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Switch to Nonprofit Offers CFO Less Pressure, But It’s Still No Vacation

Promotional Products Association CFO Bob McLean was surprised to learn he had to master many new industries after moving over from the for-profit s...
David McCannFebruary 6, 2012

In the second of two articles about CFOs who have made the shift from public companies to not-for profit associations, Bob McLean tells the story of his transition. After a long finance career at both public and private companies, McLean has been CFO of Promotional Products Association International for three and a half years . His most recent previous CFO role was with QI Systems, a startup technology company that made smart-card readers.

I was looking for a new opportunity and connected with PPAI through my network. I was impressed with the organization’s professionalism, though I was concerned that, because I’m in my 50s, it might be hard for me to go back into private enterprise after taking this job.

On the other hand, this particular not-for-profit organization is profitable, which is different from many of the for-profit companies I’ve worked for. That had some appeal. And PPAI is good-sized for an association, with about $15 million in revenue.

Not-for-profit jobs don’t have the equity upside I had in a lot of my previous jobs — the opportunity to make a killing. But the last few equity plays I had didn’t work out, and they’re paying me very well, so it was a good move for me.

The biggest difference from a public company is not having the intense pressure to immediately report financials, whether quarterly or monthly. Before I got here there wasn’t even a monthly close. But even now that there is, whereas at a public company you have to report to the board by about the 10th of the month, here we’re closing and reporting the previous month’s financials at the end of the current month.

The pressure is also not there to always exceed your targeted number. We don’t have outside shareholders, and we don’t have a bank, so there are no loan covenants.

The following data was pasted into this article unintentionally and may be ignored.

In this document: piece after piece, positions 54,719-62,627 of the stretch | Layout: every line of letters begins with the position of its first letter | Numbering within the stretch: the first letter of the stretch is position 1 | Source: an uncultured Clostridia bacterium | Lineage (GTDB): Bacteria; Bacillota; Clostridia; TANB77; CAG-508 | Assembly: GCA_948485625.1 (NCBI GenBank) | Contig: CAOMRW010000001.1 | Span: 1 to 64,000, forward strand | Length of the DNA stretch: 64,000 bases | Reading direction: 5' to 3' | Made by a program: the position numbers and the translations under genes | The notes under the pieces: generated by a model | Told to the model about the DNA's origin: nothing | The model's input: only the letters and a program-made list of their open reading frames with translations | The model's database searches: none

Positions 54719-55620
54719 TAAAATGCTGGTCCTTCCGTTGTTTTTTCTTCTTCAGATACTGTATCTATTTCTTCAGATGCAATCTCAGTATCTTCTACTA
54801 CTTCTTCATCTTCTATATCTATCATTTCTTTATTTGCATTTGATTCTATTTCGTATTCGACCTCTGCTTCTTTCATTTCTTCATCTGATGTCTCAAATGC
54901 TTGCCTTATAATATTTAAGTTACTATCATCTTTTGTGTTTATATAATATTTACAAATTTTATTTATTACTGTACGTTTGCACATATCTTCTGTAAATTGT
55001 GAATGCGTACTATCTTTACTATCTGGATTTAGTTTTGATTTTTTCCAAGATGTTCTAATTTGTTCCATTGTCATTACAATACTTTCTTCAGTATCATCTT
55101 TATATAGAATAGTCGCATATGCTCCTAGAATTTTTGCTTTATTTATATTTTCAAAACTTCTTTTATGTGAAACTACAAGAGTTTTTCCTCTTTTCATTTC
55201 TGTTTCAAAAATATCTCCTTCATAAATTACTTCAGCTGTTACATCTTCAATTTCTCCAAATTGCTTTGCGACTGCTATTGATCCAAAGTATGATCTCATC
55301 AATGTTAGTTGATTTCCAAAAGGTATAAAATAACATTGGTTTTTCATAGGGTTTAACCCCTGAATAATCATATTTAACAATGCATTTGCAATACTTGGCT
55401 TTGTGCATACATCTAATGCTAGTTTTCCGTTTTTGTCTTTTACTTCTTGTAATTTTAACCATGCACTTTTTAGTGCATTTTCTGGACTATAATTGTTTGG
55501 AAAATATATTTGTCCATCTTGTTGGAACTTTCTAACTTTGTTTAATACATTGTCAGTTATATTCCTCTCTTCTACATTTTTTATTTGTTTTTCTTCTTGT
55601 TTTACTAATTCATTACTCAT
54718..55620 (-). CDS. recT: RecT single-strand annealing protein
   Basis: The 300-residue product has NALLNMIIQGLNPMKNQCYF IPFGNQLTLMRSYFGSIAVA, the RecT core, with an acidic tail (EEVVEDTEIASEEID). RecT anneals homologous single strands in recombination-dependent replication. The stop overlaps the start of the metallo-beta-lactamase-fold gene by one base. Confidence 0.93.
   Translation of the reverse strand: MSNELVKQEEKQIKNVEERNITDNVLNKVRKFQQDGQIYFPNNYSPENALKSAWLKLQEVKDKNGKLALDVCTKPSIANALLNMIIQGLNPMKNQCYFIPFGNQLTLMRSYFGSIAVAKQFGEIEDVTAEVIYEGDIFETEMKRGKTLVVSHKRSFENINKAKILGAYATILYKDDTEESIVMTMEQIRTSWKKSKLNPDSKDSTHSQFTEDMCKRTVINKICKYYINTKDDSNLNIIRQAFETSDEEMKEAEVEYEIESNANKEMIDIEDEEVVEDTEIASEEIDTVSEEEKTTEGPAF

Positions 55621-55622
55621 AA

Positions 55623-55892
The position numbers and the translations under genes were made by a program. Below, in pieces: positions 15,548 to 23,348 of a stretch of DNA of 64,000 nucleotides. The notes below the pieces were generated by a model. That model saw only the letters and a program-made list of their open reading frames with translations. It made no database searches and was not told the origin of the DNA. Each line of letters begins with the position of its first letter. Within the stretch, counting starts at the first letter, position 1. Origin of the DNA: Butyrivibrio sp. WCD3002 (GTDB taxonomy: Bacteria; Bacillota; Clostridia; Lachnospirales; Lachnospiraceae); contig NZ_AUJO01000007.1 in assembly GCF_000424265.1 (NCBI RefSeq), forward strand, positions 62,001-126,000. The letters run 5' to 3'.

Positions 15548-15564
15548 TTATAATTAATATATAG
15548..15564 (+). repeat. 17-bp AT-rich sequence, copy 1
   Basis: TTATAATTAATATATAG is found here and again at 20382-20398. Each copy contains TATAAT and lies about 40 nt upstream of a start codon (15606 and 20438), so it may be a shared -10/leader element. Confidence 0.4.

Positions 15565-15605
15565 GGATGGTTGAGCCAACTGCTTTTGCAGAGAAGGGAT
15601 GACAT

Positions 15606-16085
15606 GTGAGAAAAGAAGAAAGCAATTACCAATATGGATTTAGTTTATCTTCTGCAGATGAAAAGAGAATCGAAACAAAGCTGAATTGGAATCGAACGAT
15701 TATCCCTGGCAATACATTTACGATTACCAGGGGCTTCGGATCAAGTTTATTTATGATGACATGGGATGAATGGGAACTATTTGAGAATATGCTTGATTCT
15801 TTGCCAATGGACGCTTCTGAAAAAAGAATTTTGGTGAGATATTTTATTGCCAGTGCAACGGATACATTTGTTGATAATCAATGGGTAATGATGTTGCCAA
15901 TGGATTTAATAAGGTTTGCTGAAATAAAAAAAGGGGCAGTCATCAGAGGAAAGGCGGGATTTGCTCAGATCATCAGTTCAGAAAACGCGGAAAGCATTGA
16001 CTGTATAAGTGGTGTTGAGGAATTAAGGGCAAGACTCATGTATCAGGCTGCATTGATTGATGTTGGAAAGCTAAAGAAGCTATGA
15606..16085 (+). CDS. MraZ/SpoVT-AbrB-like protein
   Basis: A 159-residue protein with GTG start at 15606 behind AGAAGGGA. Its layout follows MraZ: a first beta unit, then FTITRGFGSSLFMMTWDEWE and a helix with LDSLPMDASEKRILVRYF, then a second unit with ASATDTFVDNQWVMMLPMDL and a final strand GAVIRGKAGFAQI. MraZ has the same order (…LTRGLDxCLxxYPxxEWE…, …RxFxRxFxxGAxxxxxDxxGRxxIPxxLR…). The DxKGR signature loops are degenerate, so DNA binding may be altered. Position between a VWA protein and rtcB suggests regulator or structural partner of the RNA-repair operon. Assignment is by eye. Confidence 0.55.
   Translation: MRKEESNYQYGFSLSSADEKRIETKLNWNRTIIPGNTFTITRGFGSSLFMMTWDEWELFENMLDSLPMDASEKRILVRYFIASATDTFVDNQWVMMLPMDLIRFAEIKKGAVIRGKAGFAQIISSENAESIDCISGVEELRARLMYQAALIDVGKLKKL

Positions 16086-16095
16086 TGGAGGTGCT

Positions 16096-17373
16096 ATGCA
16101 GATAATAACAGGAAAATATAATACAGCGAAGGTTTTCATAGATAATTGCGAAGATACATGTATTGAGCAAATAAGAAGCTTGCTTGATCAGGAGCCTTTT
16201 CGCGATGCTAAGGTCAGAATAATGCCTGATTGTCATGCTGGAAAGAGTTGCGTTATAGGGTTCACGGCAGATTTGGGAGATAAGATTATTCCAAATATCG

I was aware of all that coming in, and in fact I thought I might be on vacation the rest of my career, compared to my previous work. But it hasn’t really worked out that way.

There are still a lot of accounting issues and also member issues. We have a top-50 trade show in Las Vegas [one of the 50 largest trades shows in the country] annually, we have a magazine of which I am publisher, and we do live education events, like conferences and webinars. There are a lot of different business lines. That’s what surprised me the most. I didn’t fully realize I’d have to learn so many new industries or the complexity of that, on top of selling memberships and sponsorships. It keeps me busy.

The profit we turn from all those activities goes into reserves. We have a rainy-day reserve, a building fund, and reserves for future use. That in itself can become a concern, though. When a not-for-profit is very profitable, you can get pushback from members. They might start saying you’re charging them too much for dues or making them pay too-high fees for booths at your trade show.

It’s a nice position to be in, but not a normal one for a not-for-profit. When we get to a certain level, we can start to look at investments or commitments that don’t generate financial returns but generate benefits for members.

For example, we spend money to lobby Congress about promotional products. A lot of people view them as trinkets and throwaway items, but they’re actually very effective advertising media. We don’t get a penny out of that, but it helps the industry, which arguably is a long-term investment for the association.